If you want to be added to an email list for info on the readings and meetings, you can do that on this form. You need not be in the Philadelphia area to join us. Continue reading →
I regard everything as loss because of the surpassing value of knowing Christ Jesus my Lord. For his sake I have suffered the loss of all things, and I regard them as rubbish, in order that I may gain Christ and be found in him, not having a righteousness of my own that comes from the law, but one that comes through faith in Christ, the righteousness from God based on faith.
“You are the light of the world. A city built on a hill cannot be hid. No one after lighting a lamp puts it under the bushel basket, but on the lampstand, and it gives light to all in the house. In the same way, let your light shine before others, so that they may see your good works and give glory to your Father in heaven.”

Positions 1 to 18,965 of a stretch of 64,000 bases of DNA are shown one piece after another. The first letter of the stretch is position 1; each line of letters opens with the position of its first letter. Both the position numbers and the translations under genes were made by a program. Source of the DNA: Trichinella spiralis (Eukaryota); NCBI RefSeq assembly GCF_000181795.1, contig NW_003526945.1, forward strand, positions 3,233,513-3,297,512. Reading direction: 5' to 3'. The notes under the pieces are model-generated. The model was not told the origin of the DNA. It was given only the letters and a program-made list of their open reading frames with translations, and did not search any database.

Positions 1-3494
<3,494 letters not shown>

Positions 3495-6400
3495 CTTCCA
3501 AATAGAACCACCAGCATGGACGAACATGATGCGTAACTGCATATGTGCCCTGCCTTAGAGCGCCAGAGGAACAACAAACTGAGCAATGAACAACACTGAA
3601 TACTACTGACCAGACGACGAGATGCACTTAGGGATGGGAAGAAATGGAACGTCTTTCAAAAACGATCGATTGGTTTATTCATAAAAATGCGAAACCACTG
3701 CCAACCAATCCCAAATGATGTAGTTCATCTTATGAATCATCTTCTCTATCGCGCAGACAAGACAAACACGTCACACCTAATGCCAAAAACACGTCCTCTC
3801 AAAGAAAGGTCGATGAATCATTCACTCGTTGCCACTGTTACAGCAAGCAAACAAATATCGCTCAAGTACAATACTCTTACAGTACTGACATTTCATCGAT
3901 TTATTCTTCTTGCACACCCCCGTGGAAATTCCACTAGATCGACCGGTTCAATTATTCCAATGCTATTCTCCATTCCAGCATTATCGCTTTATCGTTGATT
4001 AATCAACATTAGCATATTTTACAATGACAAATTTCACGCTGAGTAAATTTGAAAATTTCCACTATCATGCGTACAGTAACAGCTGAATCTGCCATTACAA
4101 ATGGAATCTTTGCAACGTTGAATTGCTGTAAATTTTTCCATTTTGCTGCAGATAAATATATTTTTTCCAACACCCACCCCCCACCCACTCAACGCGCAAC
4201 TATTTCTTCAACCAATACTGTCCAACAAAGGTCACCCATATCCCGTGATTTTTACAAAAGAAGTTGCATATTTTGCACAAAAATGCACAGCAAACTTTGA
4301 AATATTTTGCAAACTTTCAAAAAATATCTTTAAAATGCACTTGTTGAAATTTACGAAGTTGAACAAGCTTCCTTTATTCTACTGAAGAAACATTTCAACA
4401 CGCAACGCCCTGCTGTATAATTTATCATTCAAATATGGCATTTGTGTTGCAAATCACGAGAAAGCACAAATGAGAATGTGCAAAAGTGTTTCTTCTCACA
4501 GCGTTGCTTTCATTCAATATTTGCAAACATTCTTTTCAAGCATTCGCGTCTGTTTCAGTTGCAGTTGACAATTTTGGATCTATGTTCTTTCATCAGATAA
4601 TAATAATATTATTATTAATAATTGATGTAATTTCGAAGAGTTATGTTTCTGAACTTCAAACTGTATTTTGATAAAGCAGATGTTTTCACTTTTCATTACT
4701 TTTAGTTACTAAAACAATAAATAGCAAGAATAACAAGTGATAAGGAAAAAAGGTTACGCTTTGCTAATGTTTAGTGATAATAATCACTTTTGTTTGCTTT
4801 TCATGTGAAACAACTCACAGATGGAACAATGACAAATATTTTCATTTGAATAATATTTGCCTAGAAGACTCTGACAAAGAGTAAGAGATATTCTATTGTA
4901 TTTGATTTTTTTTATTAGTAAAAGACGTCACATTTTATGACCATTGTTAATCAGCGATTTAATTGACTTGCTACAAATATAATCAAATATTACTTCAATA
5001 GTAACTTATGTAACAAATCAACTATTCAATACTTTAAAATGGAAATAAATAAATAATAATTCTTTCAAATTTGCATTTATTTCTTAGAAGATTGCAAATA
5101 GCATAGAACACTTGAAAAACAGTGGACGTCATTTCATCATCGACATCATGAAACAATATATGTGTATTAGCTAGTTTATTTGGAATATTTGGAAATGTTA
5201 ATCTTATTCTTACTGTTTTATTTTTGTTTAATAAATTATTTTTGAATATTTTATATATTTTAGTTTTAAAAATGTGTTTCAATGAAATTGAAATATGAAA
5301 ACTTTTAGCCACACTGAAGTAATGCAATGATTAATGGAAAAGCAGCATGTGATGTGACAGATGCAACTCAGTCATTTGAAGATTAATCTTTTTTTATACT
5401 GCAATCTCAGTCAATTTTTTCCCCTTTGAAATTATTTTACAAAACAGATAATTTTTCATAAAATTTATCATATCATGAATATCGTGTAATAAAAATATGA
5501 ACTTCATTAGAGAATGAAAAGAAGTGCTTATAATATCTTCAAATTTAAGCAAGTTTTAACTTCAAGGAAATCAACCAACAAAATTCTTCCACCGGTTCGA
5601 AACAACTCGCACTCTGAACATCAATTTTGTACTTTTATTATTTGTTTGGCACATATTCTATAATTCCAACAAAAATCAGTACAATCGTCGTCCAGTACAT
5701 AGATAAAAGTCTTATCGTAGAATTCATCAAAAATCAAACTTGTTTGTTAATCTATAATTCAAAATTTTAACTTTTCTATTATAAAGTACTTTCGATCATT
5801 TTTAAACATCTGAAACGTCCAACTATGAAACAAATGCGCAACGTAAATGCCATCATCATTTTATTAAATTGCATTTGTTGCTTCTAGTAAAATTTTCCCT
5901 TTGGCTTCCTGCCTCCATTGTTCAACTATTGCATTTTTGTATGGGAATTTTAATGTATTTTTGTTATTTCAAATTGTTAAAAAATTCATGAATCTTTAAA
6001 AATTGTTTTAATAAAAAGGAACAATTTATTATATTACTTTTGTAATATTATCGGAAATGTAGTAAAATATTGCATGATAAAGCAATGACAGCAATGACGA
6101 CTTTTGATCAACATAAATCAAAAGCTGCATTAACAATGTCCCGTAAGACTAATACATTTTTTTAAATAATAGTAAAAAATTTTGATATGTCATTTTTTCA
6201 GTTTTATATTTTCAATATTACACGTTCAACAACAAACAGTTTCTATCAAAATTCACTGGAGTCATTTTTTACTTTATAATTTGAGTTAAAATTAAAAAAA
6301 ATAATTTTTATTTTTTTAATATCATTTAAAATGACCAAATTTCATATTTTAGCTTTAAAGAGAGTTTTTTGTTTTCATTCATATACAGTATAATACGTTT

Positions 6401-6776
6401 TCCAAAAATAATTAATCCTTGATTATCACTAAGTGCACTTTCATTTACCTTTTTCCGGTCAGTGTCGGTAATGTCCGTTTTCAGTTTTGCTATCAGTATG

For God, who said, “Let light shine out of darkness,” has shone in our hearts to give the light of the knowledge of the glory of God in the face of Jesus Christ.
Thus we have this treasure in jars of clay, to show that the surpassing power belongs to God and not to us. We are afflicted in every way, but not crushed; perplexed, but not driven to despair; persecuted, but not forsaken; struck down, but not destroyed; always carrying in the body the death of Jesus, so that the life of Jesus may also be manifested in our bodies.
The Lord is in the right, for I have rebelled against his word; but hear, all you peoples, and behold my suffering:
I called to my lovers but they deceived me; see, O Lord, how distressed I am; my stomach churns, my heart is wrung within me, because I have been very rebellious. In the street the sword bereaves; in the house it is like death.